Tag: Psychology

Is COVID Using Your Negativity Bias to Destroy You Emotionally?

What demographic seems to be the most worried about COVID?

Among my acquaintances, liberal millennials and the last strands of the X-generation seem to be most concerned. Basically, liberals in the 30-48-year-old range.

There is, of course, no consistent rule, but hands down, people in my age bracket (I’m 54), especially those who tend to be conservative, are far less concerned about it. We also know that the kids (under age 30) seem hardly phased by concerns about the disease.

Negativity Bias

“We pay more attention to unpleasant feelings such as fear, anger, and sadness because they’re simply more powerful than the agreeable sort.” Winifred Gallagher, Rapt: Attention and the Focused Life.

There has been nothing about this disease that is constant. The “experts” and governmental authorities have flip-flopped wildly and flailed away at the disease like they have any clue what it’s all about, only to have their policies and conclusions proven wrong months later.

But I think there is one constant about COVID: It’s negative.

Can we all—leftists, rightists, pro-mask-lockdowners, anti-mask-lockdowners—agree on that point?

COVID sucks.

Fair enough?

It follows that, if you’re thinking about COVID, you are thinking about something negative.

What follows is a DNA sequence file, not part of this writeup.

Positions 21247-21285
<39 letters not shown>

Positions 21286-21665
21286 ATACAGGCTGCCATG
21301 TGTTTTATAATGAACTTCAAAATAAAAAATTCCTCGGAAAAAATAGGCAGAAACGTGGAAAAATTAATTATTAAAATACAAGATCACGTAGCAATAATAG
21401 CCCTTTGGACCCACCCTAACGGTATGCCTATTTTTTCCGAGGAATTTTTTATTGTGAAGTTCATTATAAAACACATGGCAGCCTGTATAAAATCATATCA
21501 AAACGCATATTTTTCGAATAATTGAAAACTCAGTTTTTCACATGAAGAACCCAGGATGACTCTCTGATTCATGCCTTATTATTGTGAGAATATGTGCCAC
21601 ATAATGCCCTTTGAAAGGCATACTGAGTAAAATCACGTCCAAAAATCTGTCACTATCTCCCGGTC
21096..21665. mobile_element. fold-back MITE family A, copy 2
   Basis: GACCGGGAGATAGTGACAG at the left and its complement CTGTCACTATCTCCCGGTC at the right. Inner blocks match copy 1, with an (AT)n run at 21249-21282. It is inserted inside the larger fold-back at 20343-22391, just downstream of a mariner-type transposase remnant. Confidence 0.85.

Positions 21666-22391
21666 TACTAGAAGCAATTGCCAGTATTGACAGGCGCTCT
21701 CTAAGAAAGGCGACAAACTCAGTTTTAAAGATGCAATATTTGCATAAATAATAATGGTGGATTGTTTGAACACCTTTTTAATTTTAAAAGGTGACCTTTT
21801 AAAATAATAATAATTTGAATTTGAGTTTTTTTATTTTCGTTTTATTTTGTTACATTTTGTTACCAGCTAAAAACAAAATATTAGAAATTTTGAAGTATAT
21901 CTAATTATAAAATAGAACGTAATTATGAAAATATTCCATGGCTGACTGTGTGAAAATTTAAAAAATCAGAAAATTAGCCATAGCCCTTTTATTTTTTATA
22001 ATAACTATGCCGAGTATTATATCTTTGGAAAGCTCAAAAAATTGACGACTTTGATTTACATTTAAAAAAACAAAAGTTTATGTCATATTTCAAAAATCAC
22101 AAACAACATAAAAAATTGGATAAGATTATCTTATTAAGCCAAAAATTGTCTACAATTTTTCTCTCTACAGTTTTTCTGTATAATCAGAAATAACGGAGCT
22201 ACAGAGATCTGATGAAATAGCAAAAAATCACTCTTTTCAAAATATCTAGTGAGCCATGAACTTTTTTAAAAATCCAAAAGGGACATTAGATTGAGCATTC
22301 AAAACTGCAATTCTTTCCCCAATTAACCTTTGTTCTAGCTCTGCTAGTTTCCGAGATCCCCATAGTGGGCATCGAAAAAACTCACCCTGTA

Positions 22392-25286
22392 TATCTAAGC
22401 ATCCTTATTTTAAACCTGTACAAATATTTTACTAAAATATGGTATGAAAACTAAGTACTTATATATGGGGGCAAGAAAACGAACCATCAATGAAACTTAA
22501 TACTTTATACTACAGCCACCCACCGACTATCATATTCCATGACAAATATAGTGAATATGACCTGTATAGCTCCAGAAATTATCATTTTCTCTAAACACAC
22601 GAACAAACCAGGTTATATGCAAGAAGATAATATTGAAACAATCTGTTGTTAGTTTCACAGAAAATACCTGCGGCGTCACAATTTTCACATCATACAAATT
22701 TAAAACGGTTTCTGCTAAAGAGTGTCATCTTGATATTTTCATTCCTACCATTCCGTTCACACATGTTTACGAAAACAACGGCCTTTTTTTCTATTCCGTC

And if you’re thinking about something negative, you’re “in a bad place,” intellectually and emotionally.

And yet, we tend to dwell in that bad place.

That’s the wickedness of negativity bias. “The brains of humans and other animals contain a mechanism to give priority to bad news.” Daniel Kahneman, Thinking, Fast and Slow

COVID puts negativity bias on steroids. Everything is falling apart, everything sucks, there’s nothing to look forward, and I might die!

To make it worse, the news is relentless. The media has done everything to make the disease sound worse than it really is, in order to reinforce the government’s … Read the rest

Negativity Bias Identified Long Before It was Identified (11/18/2020)

The minds of men always dwell more on bad luck. They accept ordinary prosperity as a matter of course. Misfortunes arrest their attention and remain in their memory.

William Graham Sumner, Folkways A Study of the Sociological Importance of Usages, Manners, Customs, Mores, and Morals

Just one of the hundreds of examples of tradition identifying psychological discoveries centuries before modern psychiatry did. If you want a treasure trove of such things, read Catholic contemplatives, the Stoics, and the Hesychasts.

(Sumner, btw, lived from 1840 to 1910, so there is overlap with William James, whose Principles of Psychology (1890), which is arguably the beginning of modern psychiatry.)

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